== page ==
In the 9th, Harris was on deck with two down and Willie Mays on 1st when Ozzie Virgil, Sr. made the last out. In 1956, Virgil became the first big-leaguer born in the Dominican Republic; there have now been more MLB players from the D.R. than from any two other countries outside the U.S.

The winning pitcher in Harris’s big game was Rubén Gómez, who stars in another passage in the Boyd/Harris book, about a famous beanball/retaliation incident between him and Joe Adcock. I have the sad duty to report that both their account and the one on Gómez‘s B-R Bullpen page contain errors. The book says the incident took place in 1957 in a nationally televised game, but it was actually July 17, 1956, on a Tuesday. The Bullpen bit says that Gomez hit Adcock after the slugger had homered in his previous AB, but it was actually Adcock’s first time up. (Here’s a newspaper account from a neutral source.)

The Harris outburst gave Gomez his 15th win and his last winning season. A week later, Gomez absorbed the only 1-0 CG loss of his career, on a 9th-inning tater by Frank Thomas. In the remainder of his career, Gomez went 15-26, 4.80, though he did blank the Dodgers in the 1958 opener, the first MLB game played west of Kansas City.

Harris performed his heroics batting cleanup, while Willie Mays hit in the unaccustomed #2 hole. It may have been done to get Mays more ABs in a batting title chase; he began the day trailing Stan Musial by 6 points. But by day’s end, the lead had ballooned to 11 points, and Mays thenceforth returned to his usual #3 spot in the order. The following year, Mays chased the batting crown to the wire. Trailing Richie Ashburn by 2 points going into the finale, Mays was shifted to leadoff and went 3 for 5, but Ashburn went 3 for 4 to clinch his 2nd title.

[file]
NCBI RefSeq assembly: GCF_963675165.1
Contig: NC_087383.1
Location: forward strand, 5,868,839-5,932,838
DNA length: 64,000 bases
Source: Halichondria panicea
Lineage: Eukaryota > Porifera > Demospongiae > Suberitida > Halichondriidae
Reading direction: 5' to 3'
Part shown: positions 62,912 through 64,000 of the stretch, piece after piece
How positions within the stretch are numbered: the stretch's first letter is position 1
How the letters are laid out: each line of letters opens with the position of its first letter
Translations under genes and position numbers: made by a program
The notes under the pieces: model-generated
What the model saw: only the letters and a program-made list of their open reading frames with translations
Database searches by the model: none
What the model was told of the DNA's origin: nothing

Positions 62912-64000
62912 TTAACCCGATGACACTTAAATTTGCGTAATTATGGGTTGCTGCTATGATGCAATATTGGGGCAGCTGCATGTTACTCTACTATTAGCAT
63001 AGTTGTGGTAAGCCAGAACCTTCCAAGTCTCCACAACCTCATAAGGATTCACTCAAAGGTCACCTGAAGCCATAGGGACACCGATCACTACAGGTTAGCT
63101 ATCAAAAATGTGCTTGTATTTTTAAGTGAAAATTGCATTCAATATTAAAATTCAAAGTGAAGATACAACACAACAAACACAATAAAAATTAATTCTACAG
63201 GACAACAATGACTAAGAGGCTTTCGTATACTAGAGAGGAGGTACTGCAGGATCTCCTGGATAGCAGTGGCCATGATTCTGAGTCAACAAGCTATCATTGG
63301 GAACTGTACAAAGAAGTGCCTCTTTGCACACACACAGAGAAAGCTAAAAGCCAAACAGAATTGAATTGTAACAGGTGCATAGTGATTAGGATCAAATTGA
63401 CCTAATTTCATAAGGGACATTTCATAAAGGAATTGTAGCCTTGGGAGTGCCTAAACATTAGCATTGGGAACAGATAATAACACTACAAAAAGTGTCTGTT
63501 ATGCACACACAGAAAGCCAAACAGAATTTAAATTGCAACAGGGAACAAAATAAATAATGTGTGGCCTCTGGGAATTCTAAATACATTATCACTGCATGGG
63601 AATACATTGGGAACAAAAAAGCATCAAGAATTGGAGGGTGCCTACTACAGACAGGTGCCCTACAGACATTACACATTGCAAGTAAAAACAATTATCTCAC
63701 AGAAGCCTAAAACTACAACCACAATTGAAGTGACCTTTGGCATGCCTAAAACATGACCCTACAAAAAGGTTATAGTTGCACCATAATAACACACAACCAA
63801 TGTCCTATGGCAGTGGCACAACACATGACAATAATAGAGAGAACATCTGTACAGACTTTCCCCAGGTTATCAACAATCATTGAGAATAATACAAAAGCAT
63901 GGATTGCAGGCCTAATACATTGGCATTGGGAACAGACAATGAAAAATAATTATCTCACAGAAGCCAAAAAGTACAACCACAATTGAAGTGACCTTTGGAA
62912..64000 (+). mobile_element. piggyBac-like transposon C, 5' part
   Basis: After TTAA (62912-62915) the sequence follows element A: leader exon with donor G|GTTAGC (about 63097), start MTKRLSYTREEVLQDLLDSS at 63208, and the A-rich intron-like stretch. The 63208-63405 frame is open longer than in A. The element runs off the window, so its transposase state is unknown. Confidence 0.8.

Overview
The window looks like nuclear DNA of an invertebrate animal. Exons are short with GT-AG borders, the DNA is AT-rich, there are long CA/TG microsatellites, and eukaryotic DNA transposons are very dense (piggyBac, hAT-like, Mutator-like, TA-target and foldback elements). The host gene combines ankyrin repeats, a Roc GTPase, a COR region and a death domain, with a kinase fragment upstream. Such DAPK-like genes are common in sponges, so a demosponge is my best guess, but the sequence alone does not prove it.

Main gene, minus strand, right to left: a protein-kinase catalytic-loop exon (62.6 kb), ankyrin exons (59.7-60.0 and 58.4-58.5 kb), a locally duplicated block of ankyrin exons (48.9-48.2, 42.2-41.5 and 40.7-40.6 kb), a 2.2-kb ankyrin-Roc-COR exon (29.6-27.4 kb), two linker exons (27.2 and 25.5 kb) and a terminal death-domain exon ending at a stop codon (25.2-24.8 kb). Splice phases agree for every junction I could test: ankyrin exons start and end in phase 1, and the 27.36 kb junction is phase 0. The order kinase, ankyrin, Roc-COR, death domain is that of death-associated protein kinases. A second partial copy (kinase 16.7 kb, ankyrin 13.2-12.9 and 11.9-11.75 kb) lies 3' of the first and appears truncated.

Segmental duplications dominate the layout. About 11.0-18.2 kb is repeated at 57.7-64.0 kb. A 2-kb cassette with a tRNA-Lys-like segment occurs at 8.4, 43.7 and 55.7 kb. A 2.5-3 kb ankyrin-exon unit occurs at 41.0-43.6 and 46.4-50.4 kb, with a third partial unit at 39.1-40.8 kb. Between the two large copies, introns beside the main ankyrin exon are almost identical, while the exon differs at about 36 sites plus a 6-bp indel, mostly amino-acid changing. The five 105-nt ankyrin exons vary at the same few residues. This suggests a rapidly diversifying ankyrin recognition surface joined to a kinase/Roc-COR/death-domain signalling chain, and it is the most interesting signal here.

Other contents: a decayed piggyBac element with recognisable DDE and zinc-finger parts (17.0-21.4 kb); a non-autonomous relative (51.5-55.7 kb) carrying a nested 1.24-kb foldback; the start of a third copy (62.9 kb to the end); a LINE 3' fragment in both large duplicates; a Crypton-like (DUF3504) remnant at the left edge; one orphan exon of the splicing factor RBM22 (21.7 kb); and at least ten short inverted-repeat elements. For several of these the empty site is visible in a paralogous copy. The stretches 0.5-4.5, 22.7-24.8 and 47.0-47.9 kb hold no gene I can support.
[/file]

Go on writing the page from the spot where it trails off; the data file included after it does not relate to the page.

New York’s other two RBI in the Harris game came from:

  • Ray Jablonski, one of 11 men who had 100+ RBI in each of their first two seasons, and the only one to do it between Ted Williams and Wally Joyner; and
  • Bobby Thomson, collecting the last of his 704 Giants RBI. Thomson had been reacquired from Milwaukee in June for Red Schoendienst, who went on to lead the NL with 200 hits. That’s only time in NL history that a player led the league in hits while changing teams in-season. (Charlie Hickman did it in the AL in 1902.) The Braves went on to win the pennant and the World Series, and Schoendienst placed 3rd in one of the closest 3-way MVP races ever, nabbing 8 of the 24 1st-place votes.

Harris was traded to Detroit the following January, and after a hot start as a bench player, he took over the starting 1B job in May and finished with a team-high 20 HRs along with 83 RBI. But he slumped badly in ’59 and needed a strong second half to finish with a .221 batting average. In 1960, he was shipped to the Dodgers, who sent him to AAA; despite a strong year, ranking 5th in OPS in the American Association, Harris never made it back to the majors.